Yes, the giant behemoth known as Amazon ate Goodreads yesterday. I'm not going repeat all the speculation. And that's all it is right now--speculation.
There's several articles listed over at The Passive Voice that give the range of "Oh, God, Amazon will eat us all!" to "Cool! Best marriage ever."
My two major concerns?
1) My books have more reviews on Goodreads than they do on Amazon. I hope both sets are integrated, and my Goodreads reviews are not purged.
2) I liked Goodreads because it was an alternative to Amazon, and even though I was an author, I could write reviews there. There wasn't any "reciprocity" at Goodreads for me. I could write a review and say whether something I read for fun was "fabulous" or "meh." I'd hate all my efforts to go to waste just because I write for a living.
Like everything else in the insanity that is publishing these days, we'll have to wait and see how it shakes out.
2) They've added more cute, kitchen-y items as well as foods other than sweets and caffeine. Seriously, when DH and I stopped for coffee at our local B&N after my eye doctor appointment on Monday, three of the five tables between the Nook counters and the cafe were filled with themed utensils, jams and bread mixes.
4) It used to be that B&N membership meant customers received one 15%-off coupon four times a year. I've received at least five 20-25%-off coupons, not to mention some sweet cafe deals, and it's not even the end of the first quarter yet.
What's more significant are the things they've promised and haven't delivered, like streaming movies, TV shows or music.
Please don't get me wrong. I don't want to see Barnes & Noble fail. This month alone, I've sold 100 e-books compared to eighteen at Amazon. This is the rough 5-1 ratio I've been mentioning in the last few status updates. I have a vested interest in wanting them to succeed.
But honestly, I don't see how they can without moving into the 21st century. That means streaming entertainment and more digital downloads than just books. This means two-day in-store delivery of ordered books, not two-weeks. This means an honest and radical revision in how they do business, not stop-gap moves.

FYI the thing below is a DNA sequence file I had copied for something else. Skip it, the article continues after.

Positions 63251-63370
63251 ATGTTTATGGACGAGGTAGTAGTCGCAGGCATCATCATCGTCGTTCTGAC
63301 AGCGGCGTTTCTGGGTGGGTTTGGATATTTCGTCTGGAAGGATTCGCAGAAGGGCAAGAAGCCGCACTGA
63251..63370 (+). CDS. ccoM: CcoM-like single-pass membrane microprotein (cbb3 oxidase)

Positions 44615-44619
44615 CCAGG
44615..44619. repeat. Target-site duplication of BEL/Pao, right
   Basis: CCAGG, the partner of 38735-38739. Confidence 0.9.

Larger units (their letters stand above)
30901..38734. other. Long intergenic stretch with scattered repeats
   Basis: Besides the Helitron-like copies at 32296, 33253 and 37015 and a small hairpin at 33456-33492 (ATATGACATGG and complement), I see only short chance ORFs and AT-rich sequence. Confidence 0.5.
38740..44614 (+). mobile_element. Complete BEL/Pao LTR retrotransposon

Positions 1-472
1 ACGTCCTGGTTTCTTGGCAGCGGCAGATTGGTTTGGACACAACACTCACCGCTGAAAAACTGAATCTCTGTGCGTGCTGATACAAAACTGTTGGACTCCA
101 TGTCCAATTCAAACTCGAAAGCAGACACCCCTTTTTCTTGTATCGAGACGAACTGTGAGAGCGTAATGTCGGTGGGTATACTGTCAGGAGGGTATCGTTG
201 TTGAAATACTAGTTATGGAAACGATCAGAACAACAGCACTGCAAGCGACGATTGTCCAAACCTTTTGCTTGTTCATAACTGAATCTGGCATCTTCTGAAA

I'm afraid Barnes & Noble is sailing in a war zone, despite numerous warnings, just like the doomed RMS Lusitania. While it may not take eighteen minutes for Barnes & Noble to sink, the enemy torpedo has already hit the ship. It's just a matter of time until the magazine blows.
Friday was the last day of Spring Break, so we had a family day. Breakfast out, a trip to the Houston Museum of Natural Science, and everything topped off with a stop at The Cheesecake Factory.
The only disappointment for me is that TCF didn't have any of their new orange dreamsicle cheesecake though the white chocolate wild blueberry was an excellent substitute. On the other hand, GK explained in great detail that the Mayans valuing chocolate was a much more interesting exhibit than the Faberge collection to a preteen male. Which may explain why he ordered the Godiva chocolate cheescake.
This morning, we jumped back into our regular routine. Or tried to.
GK worked on four subjects while I was at the eye doctor's first thing this morning. Unfortunately, I was there much longer than I anticipated. What I thought would be a normal prescription adjustment turned out to be a severe reduction in sight in my left eye. My optomologist ruled out the usual culprits: cataract, glaucoma, detached retina. He even did a really cool topography scan of my retina, looking for wrinkles or tears, but he's stumped. And he's worried that he's stumped. So I'm going back in a couple of weeks for more extensive testing.